Various members of the manosphere claimed that the increasingly dimorphic beauty standards that men are expected to adhere to in a harsher modern dating environment may be the beginning of a Fisherian runaway or intensification of existing ones. They say women are increasingly choosing the men with the most sexually dimorphic traits: cartoonishly large muscles and frame, with no selective attention paid to traits like loyalty, intelligence, etc.

This also results in an even higher competitive environment among men without physically sexually dimorphic traits. Due to behavioral traits also being sexually selected, they claim men will also become more psychopathic and disagreeable to win female attention, exaggerating character traits which many see as incompatible with modern civilization. There is indeed some evidence that dark triad traits are currently being sexually selected by (at least Western) women,[23][24] and that criminal and anti-social men often have more sexual partners and reproductive success.[25][26][27] Some view this data as evidence of the beginning of a process of fisherian runaway selection. Research on sexual selection theory by Puts (2010) suggested women's preference for highly dominant men may have partly been a result of sexual selection.[28][29]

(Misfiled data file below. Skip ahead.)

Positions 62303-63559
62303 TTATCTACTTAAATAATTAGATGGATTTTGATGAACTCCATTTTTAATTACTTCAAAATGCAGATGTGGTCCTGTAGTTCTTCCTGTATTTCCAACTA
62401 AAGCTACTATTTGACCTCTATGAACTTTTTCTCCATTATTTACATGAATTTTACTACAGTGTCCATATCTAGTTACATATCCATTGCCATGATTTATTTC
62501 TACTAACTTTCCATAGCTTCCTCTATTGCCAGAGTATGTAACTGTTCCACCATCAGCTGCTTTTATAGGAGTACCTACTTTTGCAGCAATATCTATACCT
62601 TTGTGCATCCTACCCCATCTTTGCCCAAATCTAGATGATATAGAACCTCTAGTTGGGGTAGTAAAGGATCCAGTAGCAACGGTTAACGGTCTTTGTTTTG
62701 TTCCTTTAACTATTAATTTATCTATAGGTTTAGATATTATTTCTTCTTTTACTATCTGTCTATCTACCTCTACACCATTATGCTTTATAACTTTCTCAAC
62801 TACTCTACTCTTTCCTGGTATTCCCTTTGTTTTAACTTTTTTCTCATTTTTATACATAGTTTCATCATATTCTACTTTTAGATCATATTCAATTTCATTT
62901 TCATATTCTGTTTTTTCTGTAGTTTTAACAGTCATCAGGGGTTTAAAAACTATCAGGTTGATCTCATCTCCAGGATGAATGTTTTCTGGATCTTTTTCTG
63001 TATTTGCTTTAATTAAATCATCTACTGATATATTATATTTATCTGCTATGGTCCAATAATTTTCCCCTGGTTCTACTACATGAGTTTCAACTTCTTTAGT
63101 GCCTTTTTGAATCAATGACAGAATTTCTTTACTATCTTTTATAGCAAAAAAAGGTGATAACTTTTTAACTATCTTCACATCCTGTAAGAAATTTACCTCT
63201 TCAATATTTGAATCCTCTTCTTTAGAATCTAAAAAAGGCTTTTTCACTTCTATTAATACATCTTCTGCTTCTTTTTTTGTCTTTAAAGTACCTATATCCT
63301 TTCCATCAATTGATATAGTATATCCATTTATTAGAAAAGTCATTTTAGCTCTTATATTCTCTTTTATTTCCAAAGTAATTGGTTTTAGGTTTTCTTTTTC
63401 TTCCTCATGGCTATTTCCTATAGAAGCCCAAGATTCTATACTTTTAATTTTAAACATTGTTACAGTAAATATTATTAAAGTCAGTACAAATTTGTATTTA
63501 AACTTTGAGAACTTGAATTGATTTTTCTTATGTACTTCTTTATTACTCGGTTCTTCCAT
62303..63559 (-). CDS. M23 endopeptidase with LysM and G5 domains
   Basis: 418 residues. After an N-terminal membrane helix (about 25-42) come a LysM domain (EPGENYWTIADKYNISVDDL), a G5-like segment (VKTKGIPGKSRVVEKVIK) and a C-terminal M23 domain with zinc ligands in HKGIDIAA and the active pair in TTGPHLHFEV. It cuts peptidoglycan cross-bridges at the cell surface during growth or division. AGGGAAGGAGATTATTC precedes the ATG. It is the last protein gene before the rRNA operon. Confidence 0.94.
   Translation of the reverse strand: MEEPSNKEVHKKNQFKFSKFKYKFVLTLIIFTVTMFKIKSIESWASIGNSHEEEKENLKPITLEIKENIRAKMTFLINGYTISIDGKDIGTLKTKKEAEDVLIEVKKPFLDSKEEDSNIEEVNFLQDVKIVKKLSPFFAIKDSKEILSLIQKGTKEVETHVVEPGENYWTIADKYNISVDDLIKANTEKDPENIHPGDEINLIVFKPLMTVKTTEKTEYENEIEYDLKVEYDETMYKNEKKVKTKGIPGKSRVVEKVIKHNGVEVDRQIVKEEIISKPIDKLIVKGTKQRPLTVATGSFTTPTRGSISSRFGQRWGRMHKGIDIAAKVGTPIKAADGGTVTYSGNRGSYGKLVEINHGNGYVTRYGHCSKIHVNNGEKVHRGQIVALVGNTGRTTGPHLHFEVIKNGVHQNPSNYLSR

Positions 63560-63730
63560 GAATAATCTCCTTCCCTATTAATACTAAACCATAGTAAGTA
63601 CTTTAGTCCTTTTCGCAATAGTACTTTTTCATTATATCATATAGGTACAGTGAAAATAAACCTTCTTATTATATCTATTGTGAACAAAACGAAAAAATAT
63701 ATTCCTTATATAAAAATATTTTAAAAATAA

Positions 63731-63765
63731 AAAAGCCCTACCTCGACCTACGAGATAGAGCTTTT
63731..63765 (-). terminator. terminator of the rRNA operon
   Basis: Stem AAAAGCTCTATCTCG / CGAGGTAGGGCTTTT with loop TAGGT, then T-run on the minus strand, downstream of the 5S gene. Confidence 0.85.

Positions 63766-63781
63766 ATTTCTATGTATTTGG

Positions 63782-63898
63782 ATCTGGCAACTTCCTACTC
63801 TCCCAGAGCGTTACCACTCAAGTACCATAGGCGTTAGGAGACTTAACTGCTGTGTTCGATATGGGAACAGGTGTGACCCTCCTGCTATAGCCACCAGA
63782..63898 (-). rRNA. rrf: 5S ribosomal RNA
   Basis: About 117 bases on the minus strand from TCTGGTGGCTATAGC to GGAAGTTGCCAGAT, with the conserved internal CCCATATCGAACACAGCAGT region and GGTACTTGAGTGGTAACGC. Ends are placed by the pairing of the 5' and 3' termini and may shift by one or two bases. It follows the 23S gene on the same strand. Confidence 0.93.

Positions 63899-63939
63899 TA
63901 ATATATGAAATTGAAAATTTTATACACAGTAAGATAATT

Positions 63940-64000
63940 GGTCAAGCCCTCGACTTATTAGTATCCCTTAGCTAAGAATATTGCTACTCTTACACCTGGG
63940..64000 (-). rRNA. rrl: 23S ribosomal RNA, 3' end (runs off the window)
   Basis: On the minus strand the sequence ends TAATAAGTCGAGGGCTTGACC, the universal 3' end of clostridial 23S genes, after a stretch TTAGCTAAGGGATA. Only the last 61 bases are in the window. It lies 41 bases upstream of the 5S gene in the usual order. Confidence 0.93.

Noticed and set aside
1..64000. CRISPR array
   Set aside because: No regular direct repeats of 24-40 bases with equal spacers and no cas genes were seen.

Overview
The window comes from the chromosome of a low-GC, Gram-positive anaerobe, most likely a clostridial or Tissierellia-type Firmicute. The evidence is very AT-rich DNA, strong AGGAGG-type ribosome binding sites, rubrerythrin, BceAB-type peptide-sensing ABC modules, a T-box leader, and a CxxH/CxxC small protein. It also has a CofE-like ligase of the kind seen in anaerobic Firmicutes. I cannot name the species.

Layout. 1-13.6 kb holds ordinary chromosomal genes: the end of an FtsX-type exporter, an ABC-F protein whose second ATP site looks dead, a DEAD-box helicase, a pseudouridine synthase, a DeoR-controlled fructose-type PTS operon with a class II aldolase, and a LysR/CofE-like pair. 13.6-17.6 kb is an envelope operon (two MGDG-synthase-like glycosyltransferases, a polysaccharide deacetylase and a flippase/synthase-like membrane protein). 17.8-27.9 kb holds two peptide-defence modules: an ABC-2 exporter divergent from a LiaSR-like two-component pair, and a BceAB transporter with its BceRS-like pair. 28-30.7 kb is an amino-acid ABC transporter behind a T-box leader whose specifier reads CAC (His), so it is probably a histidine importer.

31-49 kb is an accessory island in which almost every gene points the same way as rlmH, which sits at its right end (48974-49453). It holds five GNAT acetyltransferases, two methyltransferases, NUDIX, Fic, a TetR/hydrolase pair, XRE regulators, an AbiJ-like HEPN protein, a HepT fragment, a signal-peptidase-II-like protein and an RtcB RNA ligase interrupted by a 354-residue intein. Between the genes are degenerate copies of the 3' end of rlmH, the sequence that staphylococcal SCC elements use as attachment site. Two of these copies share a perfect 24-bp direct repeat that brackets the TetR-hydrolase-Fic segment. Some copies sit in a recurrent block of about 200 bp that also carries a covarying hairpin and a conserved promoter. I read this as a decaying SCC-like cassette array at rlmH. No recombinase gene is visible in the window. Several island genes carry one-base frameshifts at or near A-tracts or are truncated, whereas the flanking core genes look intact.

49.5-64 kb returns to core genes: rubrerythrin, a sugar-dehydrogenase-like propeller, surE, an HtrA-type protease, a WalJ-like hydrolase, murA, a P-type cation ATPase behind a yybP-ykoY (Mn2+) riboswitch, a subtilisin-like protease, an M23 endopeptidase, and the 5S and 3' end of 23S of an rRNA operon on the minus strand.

The originator of the concept of fisherian runaway, Ronald Fisher, had a teleological view of evolution where he saw natural and sexual selection as being united in driving evolutionary 'progress' towards a higher form of life. He invoked fears of runaway selection leading to the decline of societies, warning that selection for what he saw as more frivolous qualities such as wealth alone would result in negative social outcomes.[30]